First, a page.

40under40 is all about identifying the leaders of tomorrow. Bearing that in mind, we asked one of the leaders of today to give us his views on what taking charge was all about.

Defining leadership has been the subject of debate for decades. Many books about leadership have been written and many speakers have tried to capture the essence of leadership.

In my view, leadership is defined as “willing followership”. What does willing followership mean? Leadership is simply a function of the willingness of others to follow you. Providing a vision, a goal, or communicating a need that is so compelling, individuals willingly help you achieve it, is the essence of leadership.

Followership is more than merely blind allegiance. It means personal commitment to the goal set before them and engagement in overcoming the challenges that inevitably are confronted.

The level of commitment of those who follow often measures the effectiveness of a leader. Building commitment in others means finding ways to express your vision or goal in terms that are understandable, easy to remember, and in such a way that the listener finds a personal benefit to buying in.

People make decisions about committing to things based on a combination of facts and emotion. The emphasis on these two criteria may vary from individual to individual, but when making decisions, people always consider these two criteria. This might explain why particularly charismatic people can be effective leaders. In most cases, an individual’s emotional biases are affected by their past experiences. Charismatic leaders are naturally able to appeal to this side of the decision-making equation.

It should be noted, however, that history is replete with charismatic leaders. Some of them have been heroes and others have been villains. The morality of their vision and

the quality of their goals are the subject of an entirely different discussion.

For those who may lack natural charisma, we see a tendency to convince others of the factual logic in the vision or goal. However, overwhelming others with the facts in an effort to convince them of the viability of a goal is not usually an effective approach because it does not recognise the emotional side of the equation.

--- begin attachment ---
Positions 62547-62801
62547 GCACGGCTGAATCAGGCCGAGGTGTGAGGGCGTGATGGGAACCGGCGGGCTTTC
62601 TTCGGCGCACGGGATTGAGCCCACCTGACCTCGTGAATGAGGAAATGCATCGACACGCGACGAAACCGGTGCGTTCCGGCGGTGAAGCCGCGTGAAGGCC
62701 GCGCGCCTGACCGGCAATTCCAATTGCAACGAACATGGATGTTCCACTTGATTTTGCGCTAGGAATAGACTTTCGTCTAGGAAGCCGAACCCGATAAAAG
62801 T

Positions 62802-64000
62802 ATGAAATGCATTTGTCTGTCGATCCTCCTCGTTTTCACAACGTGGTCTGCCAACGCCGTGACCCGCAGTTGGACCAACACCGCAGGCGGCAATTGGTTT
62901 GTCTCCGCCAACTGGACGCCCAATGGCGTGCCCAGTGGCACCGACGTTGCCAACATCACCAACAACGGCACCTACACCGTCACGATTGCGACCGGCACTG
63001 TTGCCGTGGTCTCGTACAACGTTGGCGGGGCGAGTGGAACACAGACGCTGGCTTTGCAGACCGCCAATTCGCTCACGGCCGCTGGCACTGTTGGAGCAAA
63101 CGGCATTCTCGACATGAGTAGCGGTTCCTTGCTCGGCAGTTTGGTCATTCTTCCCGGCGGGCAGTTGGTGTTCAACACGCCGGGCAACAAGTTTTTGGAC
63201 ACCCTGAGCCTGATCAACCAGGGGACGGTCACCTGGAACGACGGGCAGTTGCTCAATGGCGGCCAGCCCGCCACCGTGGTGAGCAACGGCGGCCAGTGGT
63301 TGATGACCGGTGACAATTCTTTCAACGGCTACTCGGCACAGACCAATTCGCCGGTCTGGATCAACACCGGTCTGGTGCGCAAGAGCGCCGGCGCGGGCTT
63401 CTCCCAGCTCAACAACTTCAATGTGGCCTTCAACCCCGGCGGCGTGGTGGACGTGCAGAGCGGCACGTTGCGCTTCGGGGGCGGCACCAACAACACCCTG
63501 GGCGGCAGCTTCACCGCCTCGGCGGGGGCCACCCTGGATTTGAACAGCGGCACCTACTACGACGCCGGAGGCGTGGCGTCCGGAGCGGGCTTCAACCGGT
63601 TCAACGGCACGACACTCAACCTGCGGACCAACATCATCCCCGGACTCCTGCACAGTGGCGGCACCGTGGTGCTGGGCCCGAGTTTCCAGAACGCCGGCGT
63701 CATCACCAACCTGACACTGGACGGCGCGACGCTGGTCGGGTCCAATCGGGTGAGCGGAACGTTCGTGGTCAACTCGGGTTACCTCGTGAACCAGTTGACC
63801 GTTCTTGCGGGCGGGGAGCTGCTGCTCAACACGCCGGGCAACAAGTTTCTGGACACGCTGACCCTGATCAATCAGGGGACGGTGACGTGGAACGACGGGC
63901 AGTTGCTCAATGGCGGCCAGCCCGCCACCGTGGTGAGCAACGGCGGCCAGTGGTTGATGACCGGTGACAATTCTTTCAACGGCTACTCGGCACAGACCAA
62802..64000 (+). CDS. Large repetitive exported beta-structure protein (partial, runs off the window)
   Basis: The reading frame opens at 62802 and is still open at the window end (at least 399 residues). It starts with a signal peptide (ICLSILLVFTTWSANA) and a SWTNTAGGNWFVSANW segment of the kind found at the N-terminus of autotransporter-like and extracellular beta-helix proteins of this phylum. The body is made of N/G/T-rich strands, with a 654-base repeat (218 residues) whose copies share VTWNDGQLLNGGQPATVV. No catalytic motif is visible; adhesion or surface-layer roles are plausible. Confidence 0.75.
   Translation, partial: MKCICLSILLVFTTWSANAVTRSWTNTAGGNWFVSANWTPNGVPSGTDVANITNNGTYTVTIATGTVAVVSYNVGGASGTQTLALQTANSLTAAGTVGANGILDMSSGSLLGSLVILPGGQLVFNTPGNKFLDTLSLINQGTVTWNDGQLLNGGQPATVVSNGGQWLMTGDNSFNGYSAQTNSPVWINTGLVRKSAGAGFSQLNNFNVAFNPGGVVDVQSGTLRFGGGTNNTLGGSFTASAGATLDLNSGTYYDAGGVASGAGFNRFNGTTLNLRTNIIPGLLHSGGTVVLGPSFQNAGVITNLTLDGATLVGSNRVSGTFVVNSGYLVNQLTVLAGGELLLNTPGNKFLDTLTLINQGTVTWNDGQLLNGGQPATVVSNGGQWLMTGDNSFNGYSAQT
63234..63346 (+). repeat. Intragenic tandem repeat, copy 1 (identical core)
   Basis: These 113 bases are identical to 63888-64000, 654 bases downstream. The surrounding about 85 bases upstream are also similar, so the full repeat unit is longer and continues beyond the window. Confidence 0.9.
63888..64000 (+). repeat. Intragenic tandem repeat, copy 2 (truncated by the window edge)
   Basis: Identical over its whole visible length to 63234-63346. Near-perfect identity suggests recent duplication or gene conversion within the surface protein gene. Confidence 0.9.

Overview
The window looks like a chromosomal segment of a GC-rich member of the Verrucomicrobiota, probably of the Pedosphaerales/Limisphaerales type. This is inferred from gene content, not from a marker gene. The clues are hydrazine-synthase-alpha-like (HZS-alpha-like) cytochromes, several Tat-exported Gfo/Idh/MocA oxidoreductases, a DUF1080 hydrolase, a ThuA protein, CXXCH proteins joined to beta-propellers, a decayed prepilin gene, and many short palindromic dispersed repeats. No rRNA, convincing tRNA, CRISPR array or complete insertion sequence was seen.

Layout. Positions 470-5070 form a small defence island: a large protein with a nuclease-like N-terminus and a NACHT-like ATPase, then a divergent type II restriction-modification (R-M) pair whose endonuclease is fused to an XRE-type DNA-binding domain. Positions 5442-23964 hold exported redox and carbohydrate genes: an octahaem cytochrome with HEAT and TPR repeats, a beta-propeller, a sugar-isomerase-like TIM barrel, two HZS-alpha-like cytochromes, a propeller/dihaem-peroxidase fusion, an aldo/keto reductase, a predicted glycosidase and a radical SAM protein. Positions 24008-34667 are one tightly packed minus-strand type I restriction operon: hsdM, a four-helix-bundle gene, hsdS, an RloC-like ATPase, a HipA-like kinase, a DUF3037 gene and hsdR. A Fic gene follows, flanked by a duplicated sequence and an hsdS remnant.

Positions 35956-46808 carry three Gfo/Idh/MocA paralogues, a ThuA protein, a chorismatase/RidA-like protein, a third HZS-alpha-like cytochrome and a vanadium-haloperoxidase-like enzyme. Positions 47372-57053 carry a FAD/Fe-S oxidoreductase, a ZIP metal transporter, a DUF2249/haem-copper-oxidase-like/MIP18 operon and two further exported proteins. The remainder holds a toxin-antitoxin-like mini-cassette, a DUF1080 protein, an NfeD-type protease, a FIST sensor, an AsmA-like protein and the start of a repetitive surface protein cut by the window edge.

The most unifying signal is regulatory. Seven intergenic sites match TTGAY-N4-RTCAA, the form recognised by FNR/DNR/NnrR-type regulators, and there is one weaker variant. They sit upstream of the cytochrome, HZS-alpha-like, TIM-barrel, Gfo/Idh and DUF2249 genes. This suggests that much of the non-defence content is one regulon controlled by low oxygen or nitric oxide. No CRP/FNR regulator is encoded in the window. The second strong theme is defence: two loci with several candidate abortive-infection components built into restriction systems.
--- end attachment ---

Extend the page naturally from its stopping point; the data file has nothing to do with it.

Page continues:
Effective leaders take the time to understand the needs, interests and backgrounds of those from whom they wish to gain commitment, and shape the communication of their vision or goal in such a way that the target audience can find a compelling reason to support the leader.

Many of us have heard of the concept, “management by wandering around”. I believe the strength of this management approach (although it is only a small component of leadership) is that it affords the leader a chance to connect with every employee in the company. In doing so, the leader is able to better understand their interests, concerns and backgrounds. This information assists the leader in shaping messages and actions that further build commitment to goals in the future.

The so-called “born leader” inherently knows how to do these things. However, I believe individuals can develop leadership skills, no matter what role they play. Being an effective listener, shaping your messages to appeal to the interests of the target audience, and allowing others to help plan the actions that will be necessary to achieve the desired goals, are all part of the effective leader’s repertoire. These actions all facilitate building willing followership.

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